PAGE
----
Pictures of Angkor Wat

This post has nothing to do with spam, malware or security.  Instead, you can file this under It’s-my-blog-and-I’ll-post-what-I-want-to.

Anyhow, the past couple of weeks I was in Cambodia and Bali (Indonesia).  It’s been my life long dream (for the past 18 months – every time I achieve one life long dream, I acquire a new one; previous ones include swimming in the Great Barrier Reef, visiting the Great Wall of China and the ruins of Macchu Picchu) to visit the temples of Angkor Wat, built by the Khmer empire in the 12th century AD.

Below are some pictures for your random enjoyment along with some commentary.


This is one of the first temples we visited; in one of the Tomb Raider movies (forget which one), they filmed some scenes here.


This is outside another set of ruins within the temple complex not far from the picture above.  It was very hot that day, at least +36 degrees C.  I ended up getting blisters on my feet.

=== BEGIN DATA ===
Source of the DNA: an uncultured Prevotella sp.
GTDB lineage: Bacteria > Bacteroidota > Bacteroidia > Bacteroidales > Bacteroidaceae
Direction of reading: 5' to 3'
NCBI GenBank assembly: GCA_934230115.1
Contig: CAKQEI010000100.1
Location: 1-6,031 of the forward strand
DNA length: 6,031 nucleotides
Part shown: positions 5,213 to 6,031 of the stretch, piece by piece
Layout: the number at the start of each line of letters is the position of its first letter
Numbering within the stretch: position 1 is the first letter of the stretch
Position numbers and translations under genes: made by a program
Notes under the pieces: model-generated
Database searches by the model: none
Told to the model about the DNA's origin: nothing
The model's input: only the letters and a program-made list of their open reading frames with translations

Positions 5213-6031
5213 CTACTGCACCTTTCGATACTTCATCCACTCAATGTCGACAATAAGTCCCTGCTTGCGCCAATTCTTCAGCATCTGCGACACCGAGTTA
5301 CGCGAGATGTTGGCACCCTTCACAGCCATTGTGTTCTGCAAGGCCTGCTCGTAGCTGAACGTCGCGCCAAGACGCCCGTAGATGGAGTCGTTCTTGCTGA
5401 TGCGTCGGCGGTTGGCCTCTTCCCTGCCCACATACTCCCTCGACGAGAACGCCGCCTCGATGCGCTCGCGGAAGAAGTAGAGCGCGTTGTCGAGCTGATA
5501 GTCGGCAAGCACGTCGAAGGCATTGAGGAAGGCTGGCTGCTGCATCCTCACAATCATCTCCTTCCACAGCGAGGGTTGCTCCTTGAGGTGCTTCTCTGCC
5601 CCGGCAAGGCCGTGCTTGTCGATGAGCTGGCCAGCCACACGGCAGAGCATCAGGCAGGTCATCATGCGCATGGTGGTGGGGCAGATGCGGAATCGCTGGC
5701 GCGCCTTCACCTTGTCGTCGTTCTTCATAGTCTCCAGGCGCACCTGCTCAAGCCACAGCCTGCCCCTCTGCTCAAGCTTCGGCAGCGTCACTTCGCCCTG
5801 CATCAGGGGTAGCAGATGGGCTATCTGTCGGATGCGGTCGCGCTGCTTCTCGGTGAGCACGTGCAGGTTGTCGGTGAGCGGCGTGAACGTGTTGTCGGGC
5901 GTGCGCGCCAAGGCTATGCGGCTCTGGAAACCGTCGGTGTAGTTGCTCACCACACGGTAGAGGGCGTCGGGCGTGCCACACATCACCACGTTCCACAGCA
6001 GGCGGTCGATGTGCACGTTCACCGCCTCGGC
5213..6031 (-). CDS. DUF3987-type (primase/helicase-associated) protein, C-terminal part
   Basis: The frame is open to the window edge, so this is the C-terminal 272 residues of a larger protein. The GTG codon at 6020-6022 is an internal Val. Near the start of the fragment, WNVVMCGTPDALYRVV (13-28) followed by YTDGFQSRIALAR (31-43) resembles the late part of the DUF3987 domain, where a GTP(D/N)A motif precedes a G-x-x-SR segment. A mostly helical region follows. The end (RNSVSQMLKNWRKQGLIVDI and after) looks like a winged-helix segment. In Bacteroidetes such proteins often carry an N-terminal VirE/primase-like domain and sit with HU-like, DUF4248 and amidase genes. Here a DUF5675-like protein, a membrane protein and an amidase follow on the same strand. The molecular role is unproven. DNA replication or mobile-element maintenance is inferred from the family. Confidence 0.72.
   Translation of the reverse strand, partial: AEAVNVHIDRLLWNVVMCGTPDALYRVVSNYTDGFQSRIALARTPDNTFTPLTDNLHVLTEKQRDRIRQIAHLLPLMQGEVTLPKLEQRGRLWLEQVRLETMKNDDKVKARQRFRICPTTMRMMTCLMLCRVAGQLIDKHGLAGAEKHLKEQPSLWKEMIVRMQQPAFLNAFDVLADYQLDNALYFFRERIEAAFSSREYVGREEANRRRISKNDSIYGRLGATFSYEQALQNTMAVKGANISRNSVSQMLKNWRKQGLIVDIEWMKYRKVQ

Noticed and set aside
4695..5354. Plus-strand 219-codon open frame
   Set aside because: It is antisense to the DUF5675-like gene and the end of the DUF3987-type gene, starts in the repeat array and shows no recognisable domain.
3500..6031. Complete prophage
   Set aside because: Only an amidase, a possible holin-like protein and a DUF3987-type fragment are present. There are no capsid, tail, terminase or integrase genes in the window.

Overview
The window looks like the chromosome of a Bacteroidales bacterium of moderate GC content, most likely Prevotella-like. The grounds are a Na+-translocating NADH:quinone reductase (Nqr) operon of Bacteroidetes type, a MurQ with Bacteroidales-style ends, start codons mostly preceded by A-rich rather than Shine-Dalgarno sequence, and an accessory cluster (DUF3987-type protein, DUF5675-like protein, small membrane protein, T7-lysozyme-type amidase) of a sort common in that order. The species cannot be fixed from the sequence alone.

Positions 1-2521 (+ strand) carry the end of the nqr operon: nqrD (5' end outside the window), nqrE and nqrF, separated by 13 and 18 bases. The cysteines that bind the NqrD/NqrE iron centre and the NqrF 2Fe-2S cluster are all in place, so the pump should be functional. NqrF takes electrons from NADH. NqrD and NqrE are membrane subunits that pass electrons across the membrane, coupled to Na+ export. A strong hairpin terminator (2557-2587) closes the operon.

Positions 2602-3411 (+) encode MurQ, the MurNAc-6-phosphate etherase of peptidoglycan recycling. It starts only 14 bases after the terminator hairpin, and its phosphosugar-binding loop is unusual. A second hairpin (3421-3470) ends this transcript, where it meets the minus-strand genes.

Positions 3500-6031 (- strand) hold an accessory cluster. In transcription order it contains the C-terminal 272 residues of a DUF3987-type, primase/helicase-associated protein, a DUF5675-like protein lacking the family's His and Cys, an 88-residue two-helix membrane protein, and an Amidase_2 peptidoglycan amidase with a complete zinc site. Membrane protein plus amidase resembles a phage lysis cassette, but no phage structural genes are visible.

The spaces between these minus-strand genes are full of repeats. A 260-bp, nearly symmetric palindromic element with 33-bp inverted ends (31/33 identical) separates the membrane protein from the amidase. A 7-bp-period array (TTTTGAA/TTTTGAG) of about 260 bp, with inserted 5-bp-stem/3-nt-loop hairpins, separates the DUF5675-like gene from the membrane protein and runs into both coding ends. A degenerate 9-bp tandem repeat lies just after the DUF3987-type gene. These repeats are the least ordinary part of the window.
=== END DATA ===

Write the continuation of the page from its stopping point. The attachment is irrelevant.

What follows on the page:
If you look at these carvings, starting from the bottom and moving upwards, you see a monkey, a snake, and a stegosaurus (huh?).


Another temple structure.  Along the way we passed two very large temple structures (not pictured in this post) and during the past few years, two tourists have fallen off of them and died.  Surprisingly, neither of them were American.


Those little dots on the side of the columns are bullet holes left by the Khmer Rouge as they were retreating during the late 1970’s (Cambodia was invaded by Vietnam in 1978 and overthrew the Khmer Rouge, and the ensuing military conflict lasted until 1979).  The Khmer Rouge didn’t formally disband until two decades later, and even today none of the leaders have ever been charged with war crimes.  It took a decade for the country of Cambodia and the UN to agree on a format on how to charge the leaders of the regime (many of whom are already dead).


Technically, the previous temples above were not Angkor Wat itself.  Angkor Wat is the central temple that was used for religious purposes.  This picture is Angkor Wat proper.


And of course, here is me doing my signature pose in front of an ancient set of ruins.  This is kind of my thing, I have similar pictures of me doing this at Macchu Picchu (ancient Inca ruins), Tikal (ancient Mayan ruins), on a mountain in New Zealand, and now here.

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